Thursday, August 11, 2016
An Object of Beauty by Steve Martin; About the Book
An Object of Beauty
Steve Martin begins his novel "An Object of Beauty" with these words "I am tired, so very tired of thinking about Lacey Yeager, yet I worry that unless I write her story down, and see it bound and tidy on my bookshelf, I will be unable to ever write about anything else."
While the book was published back in 2010, I just read it this week on my Nook, after learning that Amy Adams had agreed to play the lead role of Lacey, in a recently-announced film version. I generally like Adams work - I thought she was terrific in Julie and Julia - and remember enjoying Steve Martin's Shop Girl.
The novel centers on Lacy's upward climb in the art market world of the 90's. It's the business side of art during a heady period where collectors spent a ton of money to get their hands on a piece of art, and the gallery owners, dealers and institutions like Christies and Sothebys' all got very rich.
I enjoyed the fact that Martin, an art collector himself, included color pictures of several works of art discussed in the book. I thoroughly enjoyed reading what he had to say about them. He's incredibly knowledgeable about both the art and the industry surrounding it. It's certainly a fascinating world that I haven't seen much of so I began reading with genuine interest.
Unfortunately I didn't like Lacey and I didn't enjoy reading about her. Martin paints her as amoral, with an avarice and self-centeredness that holds no bounds. I guess I'm one of those readers who like to root for my protagonist. If the character starts out uncaring and manipulative, I want to see them suffer and grow, to travel a character arc until they become sympathetic. That's not Lacy. She's unchanging and unapologetic. She collects people, particularly men, wrings out every drop of value, and tosses them aside. Ultimately, she's so shallow, unlikeable and mostly untouched by it all, that I just didn't care.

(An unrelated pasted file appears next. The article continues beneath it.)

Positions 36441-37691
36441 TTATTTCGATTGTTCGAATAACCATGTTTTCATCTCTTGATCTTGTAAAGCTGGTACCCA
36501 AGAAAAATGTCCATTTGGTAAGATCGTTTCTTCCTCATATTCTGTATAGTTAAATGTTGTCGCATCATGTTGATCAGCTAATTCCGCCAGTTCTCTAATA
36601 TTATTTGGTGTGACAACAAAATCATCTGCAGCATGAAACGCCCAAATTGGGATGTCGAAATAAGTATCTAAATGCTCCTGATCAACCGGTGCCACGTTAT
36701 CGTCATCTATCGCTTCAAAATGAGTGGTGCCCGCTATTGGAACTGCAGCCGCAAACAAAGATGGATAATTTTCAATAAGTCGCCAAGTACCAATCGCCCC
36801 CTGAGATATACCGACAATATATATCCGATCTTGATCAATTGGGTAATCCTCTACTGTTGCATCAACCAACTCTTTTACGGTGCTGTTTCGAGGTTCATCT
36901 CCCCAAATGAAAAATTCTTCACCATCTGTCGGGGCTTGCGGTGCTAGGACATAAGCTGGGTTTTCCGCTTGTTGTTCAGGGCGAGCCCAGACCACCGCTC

I wonder if and why Steve Martin thought I would? Why he would write her like that? He has written a caricature without giving her an inner life that might make her more relatable. Is 'Lacey' someone Martin really knows from his dealings in that world - if only in composite? Perhaps Lacey is representative of that crazy art world intself ? It would make sense that Martin, like his narrator, the art writer, Daniel Franks, he is tired of thinking about her and has to write about her, to get his distaste for her - for it - out of his system.
If the art is the best part of the book; the sex is the worst. It's embarassingly graphic and somehow the fact that Martin is no ordinary writer but has a very public persona makes it worse. If I were to meet the man, surely I would redden to remember those passages?
There's a good chance that I'll enjoy the film version more than this book. Especially with Adams as Lacey. Because with her as a more nuanced core character than Martin has written, I imagine I will be touched by the emptiness the ending evokes, as opposed to the emptiness and distaste I feel upon finishing the book.
I am tired, so very tired, of reading about Lacey Yeager. But I'm kind of looking forward to seeing her onscreen.